• [0047]
    Moreover, the suggestion 504 made by an inference mechanism may reference the type of argument to be input. As discussed above with regard to type coercion, if a user inputs two “int” types into a function call, but a function is expecting, for example, one “int” type and a “string” type, then a suggestion can be made that the user change the latter type to a “string” type—or vice versa, depending on the semantics of the code.
  • [0048]
    In yet another aspect, in FIG. 6, certain classes may have the accessibility levels of methods set as “private” 602, thus not allowing the use of the methods by certain other code in a program. A suggestion 604 can be made that the class method in question may be recast as “public” 606 instead of “private” 602. Such recasting would allow greater accessibility to methods and other functionalities in the classes in question.
  • [0049]
    In a further aspect, properties of parameters which are most likely to work are suggested as inputs to functions, conditionals, etc. For example, in FIG. 7, if some parameter like “name” is placed in a conditional “if” statement and this input is not compatible with the statement, an examination is made whether some property of “Name” would be the most likely candidate as input to the conditional statement. Specifically, per FIG. 7, “Name” 702 can have three properties: Name.Address 704, Name.Age 706, and Name.Alive 708. Any of these properties might serve as proper input in some selected context. However, in the context of a conditional “if” statement, for example, only Name.Alive 708 would be proper since this property would have a true or false value that would be appropriate for the conditional statement. Likewise, Name.Address 704 would be the most appropriate for a string input. In short, these exemplary properties of parameters are suggested 710 based on the context in which they are used according to the semantics of the context.
  • [0050]
    In one aspect, suggestions regarding a possible user mistake are made based on scope proximity. Put another way, if a parameter is typed by a user and it is not recognized by the compiler, suggestions based on relevant parameters that are close in scope are made. The an important insight of the scope proximity aspect is that parameters that are closer in scope are more relevant.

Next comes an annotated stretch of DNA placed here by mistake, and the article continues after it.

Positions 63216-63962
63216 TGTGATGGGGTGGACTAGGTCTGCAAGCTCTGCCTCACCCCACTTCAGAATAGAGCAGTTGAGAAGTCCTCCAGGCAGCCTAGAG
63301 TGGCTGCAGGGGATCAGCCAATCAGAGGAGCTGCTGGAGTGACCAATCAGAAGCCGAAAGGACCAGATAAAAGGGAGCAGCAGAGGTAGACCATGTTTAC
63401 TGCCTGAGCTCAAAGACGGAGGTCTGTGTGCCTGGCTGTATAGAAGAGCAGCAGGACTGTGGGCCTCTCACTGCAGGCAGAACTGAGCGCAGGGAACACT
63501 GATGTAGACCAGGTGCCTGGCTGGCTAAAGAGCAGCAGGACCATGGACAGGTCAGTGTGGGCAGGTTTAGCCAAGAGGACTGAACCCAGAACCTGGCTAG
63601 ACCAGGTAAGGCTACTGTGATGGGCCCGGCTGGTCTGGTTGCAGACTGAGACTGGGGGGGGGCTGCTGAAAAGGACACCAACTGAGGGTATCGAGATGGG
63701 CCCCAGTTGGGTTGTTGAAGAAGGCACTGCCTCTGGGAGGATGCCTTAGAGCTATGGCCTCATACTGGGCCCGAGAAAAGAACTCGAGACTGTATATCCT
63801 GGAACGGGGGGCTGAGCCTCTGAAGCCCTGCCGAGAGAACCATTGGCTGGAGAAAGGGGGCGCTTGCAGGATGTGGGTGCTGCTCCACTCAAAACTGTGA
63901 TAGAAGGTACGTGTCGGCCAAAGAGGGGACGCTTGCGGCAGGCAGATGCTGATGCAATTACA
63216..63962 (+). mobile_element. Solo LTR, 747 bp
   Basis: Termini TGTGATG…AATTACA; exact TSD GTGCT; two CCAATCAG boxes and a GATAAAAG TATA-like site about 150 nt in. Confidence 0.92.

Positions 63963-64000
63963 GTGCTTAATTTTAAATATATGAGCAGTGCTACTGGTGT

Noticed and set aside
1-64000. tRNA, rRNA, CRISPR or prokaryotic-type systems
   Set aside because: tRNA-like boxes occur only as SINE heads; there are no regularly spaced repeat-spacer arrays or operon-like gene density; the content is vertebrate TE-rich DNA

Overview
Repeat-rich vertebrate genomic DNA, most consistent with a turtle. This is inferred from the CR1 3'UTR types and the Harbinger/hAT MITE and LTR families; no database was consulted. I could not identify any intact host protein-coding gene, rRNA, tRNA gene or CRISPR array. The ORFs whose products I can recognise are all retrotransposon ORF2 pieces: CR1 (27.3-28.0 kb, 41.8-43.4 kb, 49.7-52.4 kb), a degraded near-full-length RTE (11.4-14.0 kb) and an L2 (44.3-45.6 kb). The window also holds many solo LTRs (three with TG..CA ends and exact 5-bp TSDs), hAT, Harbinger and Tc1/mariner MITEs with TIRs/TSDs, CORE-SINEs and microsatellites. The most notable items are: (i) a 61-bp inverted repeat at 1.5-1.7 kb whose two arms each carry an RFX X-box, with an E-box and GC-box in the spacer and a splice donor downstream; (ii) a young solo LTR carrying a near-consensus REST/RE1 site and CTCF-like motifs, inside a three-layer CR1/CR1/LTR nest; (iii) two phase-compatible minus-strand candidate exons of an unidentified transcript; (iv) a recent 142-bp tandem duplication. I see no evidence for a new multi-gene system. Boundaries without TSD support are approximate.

• [0051]
    For example, in FIG. 8, parameter A 802 is typed by a user. This parameter may not be recognized for some reason by the compiler. A suggestion 814 can be made as to what the user intended to type based on how close in scope parameter A 802 is to another parameter, say, parameter B 804. If the parameter A 802 has the same scope resolution 806 as parameter B 804, then if the user types parameter A 802 a suggestion 814 may be made that parameter B 804 is relevant. On the other hand, if parameter A 802 is significantly out of scope with parameter B 804, such that parameter B 804 is considered on the outer scope 812 of parameter A 802, then parameter B 804 will be a lot less relevant. It is worthy to note that curly brackets are illustrated here to stand for the notion of scope resolution, however, the notion of scope resolution is not intended to be so limited and it is actually much broader, since parameters in other libraries or imported references can also be considered as being within some scope of another parameter.
  • [0052]
    Referring again to FIG. 8, if parameter B 804 is within intermediate scope 810 to parameter A 802 (intermediate scope 810 is relative to the inner scope 806 scenario and outer scope scenario 812 discussed above), it will be less relevant then it otherwise would have been had it been within the same curly brackets. Likewise, if parameter B 804 is only within outer scope relative to parameter A 802, then it will be considered even less relevant to the suggestion 814 that what the user meant to type was parameter B 814.
  • [0053]
    In yet another aspect, suggestions are based on feedback in how parameters are used, how methods are called, and so on. For example, in FIG. 9, sample code is shown with three functions: int Foo(int i) 902; string Foo(string s) 904; and void main( ) 906. In the void main( ) function 906, a user makes a mistake 908 and types “in” instead of “int”, thereby not properly instantiating the variable “i”. But in the function call Foo(i) located in void main( ) 906, the user appears to be calling int Foo(int i) 902, therefore it can be inferred that user meant to declare “int i” rather than “in i”.
  • [0054]
    However, even though “i” was meant to be declared as an “int” type of variable, in the next line in void main( ) 906, function call Foo(i).ToUppercase( ) is made. Since it does not make sense to call “ToUpperCase” on an “int”—rather that's a proper call on a string type—the user must have meant to type “ii” in the Foo(i).ToUppercase( ) function call. FIG. 9 shows how the determination of one variable (“i” is an “int” type) can have an impact on another variable (“i” cannot be passed to string Foo(string s) and then to ToUppercase( ), therefore “ii” must be the proper variable). Put another way, suggestions as to what a user meant can be based on the feedback 912 provided by one variable (“i”) to another (“ii”). The counterfactual situation is that had “i” been determined to be a “string” type, then the “i” variable in Foo(i).ToUppercase( ) would never have been changed to “ii”.
  • [0055]